- October 23, 2017
- 0 Comments
- Sasha Stone
In one of the most unpredictable Oscar years we’ve seen in a while, there are no clear frontrunners for many of the categories heading into the hottest month of the season. November to December is when we see the race bob up and down and back and forth until, at last, the big guilds give us some clarity as to what the general consensus will likely be. What is tricky is that the loudest voices on Film and Oscar Twitter are not the most reliable when it comes to predicting consensus Academy votes. For one thing, the handicappers on social media almost always tend to skew younger and hipper than the Academy voters. Darker is always better for this crowd and the more ambiguous a film leaves them feeling, the more they like it. Such is not the case with the larger group of industry voters who will ultimately call the shots, numbering upwards of 6,000 plus depending on the guild. In their world, darker films aren’t normally preferred, although every so often one can squeak through. But film critics — who see more movies than any normal person ever would — are far more discerning as a rule than any large group of people who come from all walks of life and backgrounds tend to be.
One recent year that might have been a sort of mirror to where we are now was 2012, the year of Argo. And maybe also 2015, when Spotlight won. In both cases, we saw what happens when awards pundits hold off with their pronouncements, hoping for one last bang at the end of the year to clarify what seems like a foggy year with no clear Best Picture frontrunner. Even the Birdman year felt like the Boyhood year until a switch was flipped with the guilds and it turned officially into the Birdman year.
But the Argo year was an especially weird one. First it was Lincoln, next it was Zero Dark Thirty, then no — it was neither of those because the one people liked the most was given an extra 11th-hour boost by the infamous “Ben Affleck snub” when he failed to receive a Best director nomination. Argo might have been the winner without that factor — it’s very likely the one that would have been most-liked across the board. It was hard not to like it. Also, like Spotlight, it had the benefit of sporting an ensemble cast of well-known, well-liked actors. And that may well be what we’re going to have to look for to find our winner this year, I suspect.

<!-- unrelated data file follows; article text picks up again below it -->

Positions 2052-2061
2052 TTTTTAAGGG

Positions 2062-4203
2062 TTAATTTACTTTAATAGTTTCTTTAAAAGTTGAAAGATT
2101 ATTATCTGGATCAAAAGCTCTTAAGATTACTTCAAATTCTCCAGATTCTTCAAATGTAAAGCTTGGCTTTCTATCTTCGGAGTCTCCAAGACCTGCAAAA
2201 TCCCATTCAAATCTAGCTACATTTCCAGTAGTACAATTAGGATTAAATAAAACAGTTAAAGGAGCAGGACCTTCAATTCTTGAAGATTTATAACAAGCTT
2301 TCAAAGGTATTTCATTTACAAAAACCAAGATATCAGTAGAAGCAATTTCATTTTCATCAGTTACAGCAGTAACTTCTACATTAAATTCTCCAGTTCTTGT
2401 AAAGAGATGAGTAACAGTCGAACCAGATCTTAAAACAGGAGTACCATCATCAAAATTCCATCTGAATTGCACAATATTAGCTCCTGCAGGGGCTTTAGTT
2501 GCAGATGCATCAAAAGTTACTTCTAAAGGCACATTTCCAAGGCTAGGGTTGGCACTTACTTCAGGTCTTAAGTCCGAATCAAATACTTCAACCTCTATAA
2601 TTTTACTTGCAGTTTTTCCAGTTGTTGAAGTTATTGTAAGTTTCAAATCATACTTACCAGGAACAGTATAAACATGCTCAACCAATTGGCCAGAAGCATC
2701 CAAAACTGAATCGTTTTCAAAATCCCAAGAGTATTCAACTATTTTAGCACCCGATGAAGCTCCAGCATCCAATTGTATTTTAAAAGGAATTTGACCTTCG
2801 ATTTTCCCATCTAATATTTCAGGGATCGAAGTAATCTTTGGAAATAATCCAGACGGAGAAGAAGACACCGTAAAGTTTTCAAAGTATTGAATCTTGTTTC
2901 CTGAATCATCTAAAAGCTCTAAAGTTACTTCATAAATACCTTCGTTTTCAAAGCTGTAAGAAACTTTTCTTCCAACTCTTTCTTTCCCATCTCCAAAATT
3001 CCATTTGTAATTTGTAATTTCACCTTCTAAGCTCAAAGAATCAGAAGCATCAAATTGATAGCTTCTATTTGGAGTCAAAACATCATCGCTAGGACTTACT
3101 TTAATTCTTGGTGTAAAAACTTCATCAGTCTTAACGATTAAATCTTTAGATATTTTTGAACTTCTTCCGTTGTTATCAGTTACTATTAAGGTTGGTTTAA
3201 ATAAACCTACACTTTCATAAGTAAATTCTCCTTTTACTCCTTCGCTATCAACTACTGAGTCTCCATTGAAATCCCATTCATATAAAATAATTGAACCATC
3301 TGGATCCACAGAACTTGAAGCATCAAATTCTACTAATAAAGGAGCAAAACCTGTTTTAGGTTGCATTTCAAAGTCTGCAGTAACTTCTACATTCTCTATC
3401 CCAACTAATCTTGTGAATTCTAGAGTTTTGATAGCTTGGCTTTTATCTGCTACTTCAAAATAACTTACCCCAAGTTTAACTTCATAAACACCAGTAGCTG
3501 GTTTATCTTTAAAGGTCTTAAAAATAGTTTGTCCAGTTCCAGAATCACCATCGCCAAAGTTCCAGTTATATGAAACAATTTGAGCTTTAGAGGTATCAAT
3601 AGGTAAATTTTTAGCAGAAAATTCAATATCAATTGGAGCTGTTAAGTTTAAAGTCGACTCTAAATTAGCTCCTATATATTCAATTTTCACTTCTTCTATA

The Spotlight year also felt kind of bizarre because a lot of very vocal people were really waiting for the winner to be The Revenant. Even though Alejandro G. Iñárritu had just won with Birdman, the scope and bravura of his Western epic, the buzz around it all made people think it would be THE ONE. But it was hurt by a bit of backlash. Also, on the gutsiness front, it had stiff competition from Mad Max: Fury Road, which ended up besting it in many tech categories on Oscar night. Spotlight was able to hover around in the background, beloved by all, hated by none, and featuring a big ensemble of well-known actors. Also, it featured good people doing good things (ditto Argo).
What we don’t yet know is whether this will be an Argo/Birdman year or a Spotlight/Moonlight year. If it’s an Argo/Birdman year, we look for one film to win the PGA, the DGA, and SAG ensemble and then Best Picture. If it’s a Spotlight/Moonlight year, there will likely be a more scattered mix of guild winners. Or it could be a total surprise — a stat buster to end all stat busters (like Moonlight kind of was).
What both Argo and Birdman had was a big, lumbering frontrunner to work against. Somehow Boyhood, an indie film and labor of love, was turned into that big lumbering frontrunner because of the way it swept the critics awards. Lincoln, too, was anointed with the “mean old frontrunner” label, because of its director and subject matter. Thus, Argo and Birdman both felt like underdogs. “I should vote for that but I am going to vote for this” or “that is going to win but I really loved this.” Perception is everything in Oscarwatching and in politics, as we know. Hillary was the “mean old frontrunner” and Bernie and Trump got to be the “scrappy underdogs.”
In taking the measure of this year, we don’t see a lumbering frontrunner yet because there isn’t one. We don’t even have a movie that hit all three of Gotham/Venice/Telluride. We have no clues as to what to expect.